With the recent scandal of Rupert Murdoch and Britain’s tabloid newspaper, News of the World, bringing a sense of astonishment and revolt to people all over the globe this is a prime time to talk about journalism ethics in today’s media. The communities of journalists are under intense pressure to perform their duties in an ethical manner.
Journalism Freedom and Pressure
Most journalists feel the stress of deadlines and extreme rivalry for big stories. In times like these it can be tempting for reporters to succumb to situations where ethics can be compromised. In moments of stress it can be quite tempting to succumb to pressure.
Democratic countries give journalists today remarkable freedom in reporting. But their responsibilities to report the news in an unbiased fashion should never be abused. Reporting objectively should be every journalist’s primary goal. Personal agendas and self-interest and promotion should be avoided at all cost.
When Mistakes are Made Corrections should be Prominent
No matter how hard journalists try to be accurate and fair, mistakes will eventually be made. Readers deserve the truth. Correcting any errors should be done immediately. Waiting for someone to request that a correction be made is not an option.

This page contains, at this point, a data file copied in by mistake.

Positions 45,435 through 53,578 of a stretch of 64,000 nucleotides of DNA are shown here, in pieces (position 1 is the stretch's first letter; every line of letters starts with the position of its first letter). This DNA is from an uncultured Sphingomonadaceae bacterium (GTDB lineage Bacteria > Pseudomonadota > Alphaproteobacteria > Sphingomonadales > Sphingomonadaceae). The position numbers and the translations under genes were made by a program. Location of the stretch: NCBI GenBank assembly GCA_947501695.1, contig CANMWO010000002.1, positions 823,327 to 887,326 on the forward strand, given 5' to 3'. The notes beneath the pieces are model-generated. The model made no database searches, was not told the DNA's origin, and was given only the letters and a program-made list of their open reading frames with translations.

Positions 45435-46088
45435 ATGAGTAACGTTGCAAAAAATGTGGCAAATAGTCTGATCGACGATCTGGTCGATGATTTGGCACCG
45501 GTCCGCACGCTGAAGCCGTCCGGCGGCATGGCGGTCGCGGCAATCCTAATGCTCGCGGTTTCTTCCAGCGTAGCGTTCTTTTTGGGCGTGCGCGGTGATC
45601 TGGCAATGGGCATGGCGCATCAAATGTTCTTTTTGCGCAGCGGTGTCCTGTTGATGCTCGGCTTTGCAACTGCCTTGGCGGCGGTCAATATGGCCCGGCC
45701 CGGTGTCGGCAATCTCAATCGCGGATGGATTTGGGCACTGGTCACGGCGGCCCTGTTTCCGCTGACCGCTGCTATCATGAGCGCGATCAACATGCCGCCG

When corrections are published they should be in a prominent place—not hidden with small print in an obscure location. Having corrections in the same location or broadcasted at a specific time slot will allow audiences to locate them quickly.
First Amendment Rights for Journalists
As we all know the First Amendment permits the press to independently scrutinize the powers that be and our society. The public is served by gathering and distributing news to inform the people. This should allow the people to make their own judgments on politics, news, and current events.
Journalists have been given a multitude of rights but it is up to them to decide what is right to do.